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October, 2019 Archive

Where to Go Wild Swimming on Mull

For the converted, wild swimming offers invigoration akin to the feeling of summiting a mountain for a hiker. The temperatures tend to be bracing, the experience intrinsically in touch with the elements. Depending on where you choose to go wild swimming on Mull, it can be just as physically challenging as cresting a peak too.

Practised with care, wild swimming on Mull opens up an entirely new experience of the island from its waterways. Float in silent bays, cool off in pools filled by gentle waterfalls. Soak up the island views, often from sea level, and connect with nature anew. Here are some places you could try wild swimming on Mull.

Wild swimming in North Mull


Wild swimming on Mull in the bays around Croig at sunset

A visit to Croig in itself is a real treat, but it’s also a brilliant spot for wild swimming on Mull. The wee harbour has oodles of charm, with traditional stone walls, a sleepy feel and fishing pots piled by the pier. You can park the car by the roadside before setting out on the path that meanders along this stretch of coast.

Wild swimmer enters the sea from a sandy cove at Croig between two rocky outcrops

You’ll find several sandy coves that are oh-so appealing for a wild swim, with the walk back to the car a good way to warm up after dipping into the water.


Calgary Bay on the Isle of Mull with clear turquoise sea and white shell sand

Perhaps unsurprisingly given its reputation as Mull’s most beautiful beach, the clear waters of Calgary Bay are another hotspot for wild swimming on Mull. You’ll find plenty of visitors donning a wetsuit and taking a dip, while the hardiest head straight in in costumes. The horseshoe-shaped bay and headlands to either side mean the waters are fairly sheltered here.

Swimming with the fish in Calgary Bay's blue waters

And as with the best of wild swimming on Mull, you won’t be the only one out for a paddle. Calgary Bay’s waters are incredibly clear, giving you excellent views of the fish that flit about beside you.


Making a splash on the West Coast

Waterfall cascading into turquoise pool flanked by rocks and trees on a sunny dayLooking down the top of the waterfall

Ben More Pools

Ben More may be best known as a munro to bag, but explore its slopes and foothills and you’ll find some enchanting wild swimming spots too. This crystal-clear pool is filled by the waterfall, creating an ultra atmospheric experience. You’ll almost certainly have the pool to yourselves.

Wild swimmers enter the sea at Traigh na Cille, the black beach on the Isle of Mull

Traigh na Cille

You’ll often hear this beach referred to as the ‘Black Beach’ thanks to its grey sands. Like many of Mull’s beaches, you’ll need to walk a short distance to reach the water at Traigh na Cille, rather than stepping from the roadside onto the sand. That makes it essential to bring your towels and warm clothes with you.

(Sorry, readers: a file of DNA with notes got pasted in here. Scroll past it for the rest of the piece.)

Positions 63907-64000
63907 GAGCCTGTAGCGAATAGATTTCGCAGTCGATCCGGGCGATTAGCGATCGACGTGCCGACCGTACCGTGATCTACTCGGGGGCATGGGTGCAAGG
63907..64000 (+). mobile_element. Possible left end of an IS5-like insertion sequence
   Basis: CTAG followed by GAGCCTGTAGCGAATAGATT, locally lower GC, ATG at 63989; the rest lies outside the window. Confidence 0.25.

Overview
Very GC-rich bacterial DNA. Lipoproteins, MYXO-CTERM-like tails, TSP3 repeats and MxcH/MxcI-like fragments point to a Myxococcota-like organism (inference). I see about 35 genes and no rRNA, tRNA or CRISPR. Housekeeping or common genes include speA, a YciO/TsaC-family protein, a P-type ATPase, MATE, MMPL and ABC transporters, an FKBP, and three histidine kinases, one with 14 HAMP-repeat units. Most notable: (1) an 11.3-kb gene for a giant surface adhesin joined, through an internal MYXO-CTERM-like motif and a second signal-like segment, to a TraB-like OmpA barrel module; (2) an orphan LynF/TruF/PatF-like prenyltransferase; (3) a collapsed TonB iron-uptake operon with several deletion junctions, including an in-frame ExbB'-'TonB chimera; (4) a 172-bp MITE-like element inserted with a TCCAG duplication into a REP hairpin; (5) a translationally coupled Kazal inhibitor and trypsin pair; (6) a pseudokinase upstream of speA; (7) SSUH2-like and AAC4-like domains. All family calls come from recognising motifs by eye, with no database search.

Taking a dip on the Ross of Mull

Swimming in clear turquoise waters at Knockvologan on the Ross of Mull


Unless you’re staying locally, reaching Knockvologan beach demands a fair drive, albeit through lovely scenery if you head down the west coast, or through the dramatic mountains of Glen More. It’s a journey that more than pays off though, as this beach is filled with secluded coves, white shell-sand and crystal clear waters. Depending on the tide, there are good areas of shallows, which warm up much more quickly than the deep end in the summer months.

Wild swimmers enjoying the calm sea and turquoise blue skies on Uisken beach in Mull


In contrast to the bays at Croig and Traigh na Cille, Uisken couldn’t be easier to reach. A short drive from Bunessan brings you to a beachside carpark, which fills quickly in summer as it’s only small. Bag your spot and the sand will be between your toes in seconds! This is another sheltered bay, where you can swim while gazing out to the Paps of Jura.

A hidden sandy cove in South West Mull for the most secluded wild swims

Dun a’Gheird

If you’re set on having the beach to your group alone, pull on walking boots before your wet suits. A small amount of exploration delivers you to seriously stunning white sand coves, like this one. Named after the fort beside the beach, the dazzling waters won’t disappoint…

Book a holiday cottage in South West Mull and enjoy wild swims like these close by.

Swimmer exploring the bay between two rocky headlands in turquoise clear seas

Note: Wild swimming has inherent risks and dangers and is undertaken at your own risk.  Conditions change quickly.  Always make sure you are well prepared for any conditions and have the correct level of experience for your chosen swim.  Make sure someone knows where you are swimming and always take someone with you.  Please note that inclusion of locations on this list does not guarantee their safety or suitability for wild swimming.  Check the tides, depth and ensure there is no blue-green algae present before swimming.